A court in Moscow has found three members of Pussy Riot, a Russian feminist punk band, guilty of hooliganism motivated by religious hatred, and sentenced them to two years of corrective labour in a general penal colony.
The trio was facing charges regarding their performance of a song in an Orthodox church criticising Vladimir Putin, the Russian president.
Friday’s verdict and sentencing came amid criticism of a lack of freedom of expression in Russia, with Pussy Riot supporters saying the case has put President Vladimir Putin’s tolerance of dissent on trial.
The sentencing to corrective labour is the harshest possible for first-time female offenders.
The three young women, in handcuffs, stood in silence in a glass courtroom cage and at times smiled and laughed to each other as the judge, Marina Syrova, read out the verdict.
Nadezhda Tolokonnikova, 22, Marina Alyokhina, 24, and Yekaterina Samutsevich, 30, stormed the altar of Moscow’s Christ the Saviour Cathedral in February wearing bright ski masks, tights and short skirts and sang a “punk prayer” urging the Virgin Mary to rid Russia of Putin.
“Tolokonnikova, Samutsevich and Alyokhina committed an act of hooliganism, a gross violation of public order showing obvious disrespect for society,” Syrova said.
“The girls’ actions were sacrilegious, blasphemous and broke the church’s rules.”
She said their brief protest was based on “motives of religious hatred and enmity”, but that she had taken mitigating circumstances into account when sentencing them, including the fact that both Alyokhina and Tolokonnikova had young children.
“Our imprisonment is a clear and distinct sign that the whole country’s freedom is being taken away,” Tolokonnikova said in a letter written in jail and posted on the internet before the verdict by defence lawyer Mark Feigin.
Scuffles outside courtroom
Putin’s opponents portray the trial as part of a wider crackdown by the former KGB spy to crush their protest movement.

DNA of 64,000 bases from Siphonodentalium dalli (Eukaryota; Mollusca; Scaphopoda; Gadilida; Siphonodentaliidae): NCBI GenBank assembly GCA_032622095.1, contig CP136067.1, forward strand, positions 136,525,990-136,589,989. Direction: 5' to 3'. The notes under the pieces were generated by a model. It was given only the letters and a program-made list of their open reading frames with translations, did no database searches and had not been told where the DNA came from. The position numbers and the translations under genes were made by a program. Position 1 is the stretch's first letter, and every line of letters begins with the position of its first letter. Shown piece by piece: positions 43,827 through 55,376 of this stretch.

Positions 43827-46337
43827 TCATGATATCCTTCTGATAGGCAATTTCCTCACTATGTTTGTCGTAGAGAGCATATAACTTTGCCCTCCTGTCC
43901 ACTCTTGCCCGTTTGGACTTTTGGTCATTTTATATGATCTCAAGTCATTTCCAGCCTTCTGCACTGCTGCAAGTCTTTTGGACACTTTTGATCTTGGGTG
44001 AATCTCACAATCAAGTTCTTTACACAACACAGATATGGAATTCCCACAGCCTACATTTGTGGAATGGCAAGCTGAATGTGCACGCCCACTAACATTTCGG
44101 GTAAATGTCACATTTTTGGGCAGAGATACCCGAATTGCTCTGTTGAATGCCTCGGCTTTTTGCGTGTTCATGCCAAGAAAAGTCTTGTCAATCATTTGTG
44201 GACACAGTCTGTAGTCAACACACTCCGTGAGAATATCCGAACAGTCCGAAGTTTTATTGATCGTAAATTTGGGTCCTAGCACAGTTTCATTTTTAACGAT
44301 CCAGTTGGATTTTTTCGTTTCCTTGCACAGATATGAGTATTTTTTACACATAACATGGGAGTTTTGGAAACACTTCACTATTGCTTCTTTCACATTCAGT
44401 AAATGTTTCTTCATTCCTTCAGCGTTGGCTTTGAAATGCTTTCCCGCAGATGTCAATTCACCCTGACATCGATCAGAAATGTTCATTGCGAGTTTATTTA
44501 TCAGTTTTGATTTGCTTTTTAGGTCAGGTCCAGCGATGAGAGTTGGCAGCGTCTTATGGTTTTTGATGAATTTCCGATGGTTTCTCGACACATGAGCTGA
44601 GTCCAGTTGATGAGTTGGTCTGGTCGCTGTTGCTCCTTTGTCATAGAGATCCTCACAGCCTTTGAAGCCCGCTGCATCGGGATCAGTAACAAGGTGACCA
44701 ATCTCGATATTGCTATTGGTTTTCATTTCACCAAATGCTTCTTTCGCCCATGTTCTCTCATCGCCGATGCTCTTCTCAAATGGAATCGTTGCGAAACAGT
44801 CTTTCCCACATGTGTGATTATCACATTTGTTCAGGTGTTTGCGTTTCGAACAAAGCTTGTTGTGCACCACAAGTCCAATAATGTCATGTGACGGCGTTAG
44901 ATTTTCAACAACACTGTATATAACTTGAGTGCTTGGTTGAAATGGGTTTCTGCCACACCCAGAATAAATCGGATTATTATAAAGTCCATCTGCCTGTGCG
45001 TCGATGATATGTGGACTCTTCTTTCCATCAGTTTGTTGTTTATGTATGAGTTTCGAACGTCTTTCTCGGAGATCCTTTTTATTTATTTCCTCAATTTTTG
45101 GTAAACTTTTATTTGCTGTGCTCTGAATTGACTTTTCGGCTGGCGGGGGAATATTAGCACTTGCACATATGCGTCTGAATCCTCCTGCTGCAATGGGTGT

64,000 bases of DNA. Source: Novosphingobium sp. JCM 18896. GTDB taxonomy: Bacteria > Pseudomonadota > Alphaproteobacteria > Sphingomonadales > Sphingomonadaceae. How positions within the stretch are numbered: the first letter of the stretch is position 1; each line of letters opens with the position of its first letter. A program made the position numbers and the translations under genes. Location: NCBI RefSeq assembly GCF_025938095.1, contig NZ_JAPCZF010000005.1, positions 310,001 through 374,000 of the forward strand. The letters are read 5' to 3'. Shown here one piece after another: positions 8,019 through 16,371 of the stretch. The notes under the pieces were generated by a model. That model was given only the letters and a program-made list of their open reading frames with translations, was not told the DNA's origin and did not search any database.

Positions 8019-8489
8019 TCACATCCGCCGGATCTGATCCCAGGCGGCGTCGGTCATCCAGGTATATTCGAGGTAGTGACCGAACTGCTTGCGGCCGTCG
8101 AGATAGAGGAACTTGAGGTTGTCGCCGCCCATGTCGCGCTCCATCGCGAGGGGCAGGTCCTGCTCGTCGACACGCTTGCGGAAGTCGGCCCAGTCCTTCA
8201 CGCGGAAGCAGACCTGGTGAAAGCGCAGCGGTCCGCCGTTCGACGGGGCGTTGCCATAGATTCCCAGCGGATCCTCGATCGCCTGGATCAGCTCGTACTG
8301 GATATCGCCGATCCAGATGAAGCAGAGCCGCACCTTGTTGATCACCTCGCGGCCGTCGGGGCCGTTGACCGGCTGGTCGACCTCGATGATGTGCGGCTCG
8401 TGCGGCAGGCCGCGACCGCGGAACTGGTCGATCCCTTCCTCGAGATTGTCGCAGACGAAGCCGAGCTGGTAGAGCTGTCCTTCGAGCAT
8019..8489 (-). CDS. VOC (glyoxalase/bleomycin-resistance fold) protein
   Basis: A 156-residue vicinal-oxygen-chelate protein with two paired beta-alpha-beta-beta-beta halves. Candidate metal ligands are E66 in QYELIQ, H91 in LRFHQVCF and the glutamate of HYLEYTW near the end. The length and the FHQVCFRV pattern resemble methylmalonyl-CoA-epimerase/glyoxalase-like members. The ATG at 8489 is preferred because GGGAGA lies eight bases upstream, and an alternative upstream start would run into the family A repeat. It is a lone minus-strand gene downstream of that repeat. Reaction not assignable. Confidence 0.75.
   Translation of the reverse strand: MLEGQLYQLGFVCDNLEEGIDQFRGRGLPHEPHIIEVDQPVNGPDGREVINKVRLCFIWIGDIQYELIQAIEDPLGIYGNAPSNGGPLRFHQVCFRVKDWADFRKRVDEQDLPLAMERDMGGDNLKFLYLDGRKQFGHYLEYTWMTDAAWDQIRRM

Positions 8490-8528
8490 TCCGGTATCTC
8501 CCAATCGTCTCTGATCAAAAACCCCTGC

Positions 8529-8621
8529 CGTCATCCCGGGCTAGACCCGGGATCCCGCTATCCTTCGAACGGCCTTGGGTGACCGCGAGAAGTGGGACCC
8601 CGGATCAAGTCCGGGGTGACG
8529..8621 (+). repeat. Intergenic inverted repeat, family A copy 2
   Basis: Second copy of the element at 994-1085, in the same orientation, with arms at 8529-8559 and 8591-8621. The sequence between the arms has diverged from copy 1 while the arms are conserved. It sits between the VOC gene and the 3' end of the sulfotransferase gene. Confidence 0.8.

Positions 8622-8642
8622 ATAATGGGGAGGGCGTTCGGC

Pop stars led by Madonna – who performed in Moscow with “PUSSY RIOT” painted on her back – have campaigned for the women’s release, and Washington says the case is politically motivated.
|The judge said Pussy Riot’s actions were blasphemous[Reuters]
In a sign of the tension over the trial in a small Moscow courtroom, judge Syrova was assigned bodyguards on Thursday after receiving threats.
Police blocked off the street outside the brick courthouse with metal barriers, and police buses stood by.
Witnesses saw at least 24 people detained by police in scuffles or for unfurling banners or donning balaclavas in support of Pussy Riot outside the courtroom. Among those detained were Sergei Udaltsov, a leftist opposition leader, and Garry Kasparov, the chess great and vehement Putin critic.
“Shame on (Russian Orthodox Patriarch) Kirill, shame on Putin,” Udaltsov said before he was detained.
“A disgraceful political reprisal is underway on the part of the authorities. … If we swallow this injustice they can come for any one of us tomorrow.”
The trial has divided Russia’s mainly Orthodox Christian society, with many backing the authorities’ demands for severe punishment over a protest the prosecution has described as sacrilege, but others asking for clemency for the women.
Putin, who returned to the presidency for a third term in May and a four-year spell as prime minister, has said the women did “nothing good” but should not be judged too harshly.
In a statement released after the sentencing, the Church on Friday asked the state “to show mercy within the frameworks of the law” for the punk rockers.
“The girls went too far, but they should be fined and released,” said Alexei, a 30-year-old engineer on a Moscow street near the court. He declined to give his family name.
But Valentina Ivanova, 60, a retired doctor, said “what they did showed disrespect towards everything, and towards believers first of all”.
“Evil must be punished,” said Maria Butilno, 60, who held an icon and said Pussy Riot had insulted the faithful.
An opinion poll of Russians released by the independent Levada research group on Friday showed only six per cent had sympathy with the women. Fifty-one per cent said they found nothing good about them or felt irritation or hostility. The rest were unable to say or were indifferent.
The band members are educated, middle-class Russians who say their protest was intended to highlight close ties between the Russian Orthodox Church and Putin, not to offend believers.
The charges against Pussy Riot raised concern abroad about freedom of speech in Russia, two decades after the collapse of the Soviet Union.
Protests in support of the group were held on Friday in cities from Sydney to Paris, and New York to London, and a long list of international celebrities have backed their cause.
In Kiev, a bare-chested feminist activist took a chainsaw to a wooden cross bearing a the figure of Christ in the centre of
the city. In Bulgaria, sympathisers put Pussy Riot-style masks on statues at a Soviet Army monument.
Governments including the United States, Britain, France and Germany joined the chorus on Friday, denouncing the sentences as disproportionate.
Catherine Ashton, the EU’s foreign policy chief, also echoed that sentiment, saying that the case “puts a serious question mark over Russia’s respect for international obligations of fair, transparent and independent legal process”.